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Roanoke Family Law And Criminal Defense
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Talking to kids about divorce: After the divorce is over

You've probably thought about how you're going to talk to your kids about divorce prior to everything happening. Right now, you're all living together in Roanoke, and you and your spouse are maintaining the status quo. Not long from now, though, you'll be moving out.

Before that happens, you and your spouse want to talk to your kids about divorce and how it will affect them. That's wonderful, and it's exactly what all parents should do. However, you also need to keep in mind how you'll keep the conversation going during and after the divorce.

Why is it important to continue talking about divorce after parents separate?

The separation and change in custody schedule is just the tip of the iceberg for children. Initially, yes, they will have to deal with a new schedule and new living conditions. Once they adjust, you may think that your job of helping them through the divorce is more or less over, but that's not the reality.

You should continue to talk about the situation and the changes affecting your children. How? One good suggestion is to have weekly family meetings or a code that signals that your child needs to talk, like putting a piece of fruit on the coffee table or putting a sign on their room's doorknob. It's important that the lines of communication stay open, so you can continue to see how the divorce is affecting your children and what you can do to help.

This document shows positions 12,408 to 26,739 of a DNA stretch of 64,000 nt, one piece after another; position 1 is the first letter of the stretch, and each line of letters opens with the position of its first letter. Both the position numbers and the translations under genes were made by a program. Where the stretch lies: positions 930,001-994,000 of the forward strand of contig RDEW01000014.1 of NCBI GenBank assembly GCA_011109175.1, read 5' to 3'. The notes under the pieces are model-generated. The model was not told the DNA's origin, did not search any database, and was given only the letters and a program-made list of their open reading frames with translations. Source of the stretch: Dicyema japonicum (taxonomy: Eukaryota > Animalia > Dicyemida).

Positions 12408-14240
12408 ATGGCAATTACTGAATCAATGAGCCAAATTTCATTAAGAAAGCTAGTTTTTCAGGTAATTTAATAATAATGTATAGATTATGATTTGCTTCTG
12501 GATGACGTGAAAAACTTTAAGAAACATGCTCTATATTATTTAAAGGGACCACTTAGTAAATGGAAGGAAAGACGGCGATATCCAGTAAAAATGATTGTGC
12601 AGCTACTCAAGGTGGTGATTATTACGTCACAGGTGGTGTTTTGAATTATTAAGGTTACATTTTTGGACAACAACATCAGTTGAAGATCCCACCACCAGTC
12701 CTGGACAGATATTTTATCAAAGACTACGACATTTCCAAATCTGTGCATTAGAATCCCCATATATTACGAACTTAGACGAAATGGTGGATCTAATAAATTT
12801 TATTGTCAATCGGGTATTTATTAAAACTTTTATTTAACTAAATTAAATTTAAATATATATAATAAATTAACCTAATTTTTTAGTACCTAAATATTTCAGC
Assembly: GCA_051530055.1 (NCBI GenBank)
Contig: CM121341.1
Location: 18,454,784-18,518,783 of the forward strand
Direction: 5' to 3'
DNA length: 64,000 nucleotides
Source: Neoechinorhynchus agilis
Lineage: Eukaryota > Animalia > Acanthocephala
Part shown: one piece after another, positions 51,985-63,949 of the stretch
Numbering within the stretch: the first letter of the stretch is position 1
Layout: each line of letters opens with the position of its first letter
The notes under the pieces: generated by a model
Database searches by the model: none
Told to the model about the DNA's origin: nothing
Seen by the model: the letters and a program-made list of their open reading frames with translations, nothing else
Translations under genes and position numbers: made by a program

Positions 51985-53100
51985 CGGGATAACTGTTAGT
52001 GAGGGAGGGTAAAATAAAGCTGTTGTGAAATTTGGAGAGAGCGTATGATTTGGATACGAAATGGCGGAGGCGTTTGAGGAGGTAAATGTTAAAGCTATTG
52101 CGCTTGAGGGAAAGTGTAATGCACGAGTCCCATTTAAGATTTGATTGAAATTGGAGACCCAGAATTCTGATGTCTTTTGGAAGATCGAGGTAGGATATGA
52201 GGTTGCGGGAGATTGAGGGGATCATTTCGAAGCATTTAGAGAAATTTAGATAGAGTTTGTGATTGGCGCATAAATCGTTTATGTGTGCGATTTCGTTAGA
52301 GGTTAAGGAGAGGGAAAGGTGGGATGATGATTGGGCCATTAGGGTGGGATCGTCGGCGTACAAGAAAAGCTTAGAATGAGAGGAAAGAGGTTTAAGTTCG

For example, if you set up a custody schedule and your child adjusts to it over three or four weeks, you may find they want to talk to you about it. Maybe they're unhappy about one day of the plan, because it means they miss an important school event or other extracurricular activity. You and your ex-spouse might need to talk about making new arrangements or making a change to allow your child to participate in that activity regardless of the schedule you have in place.

It's a good idea for parents to have an open-door policy about the divorce. While it's painful for you to lose a lover, your child may feel like they're losing both their parents or that their entire world has shattered. It's essential that you continue talking about how they're doing and making sure that they are continuing to adjust in appropriate and healthy ways. If not, then you may need to look into additional help, like by hiring a children's therapist.

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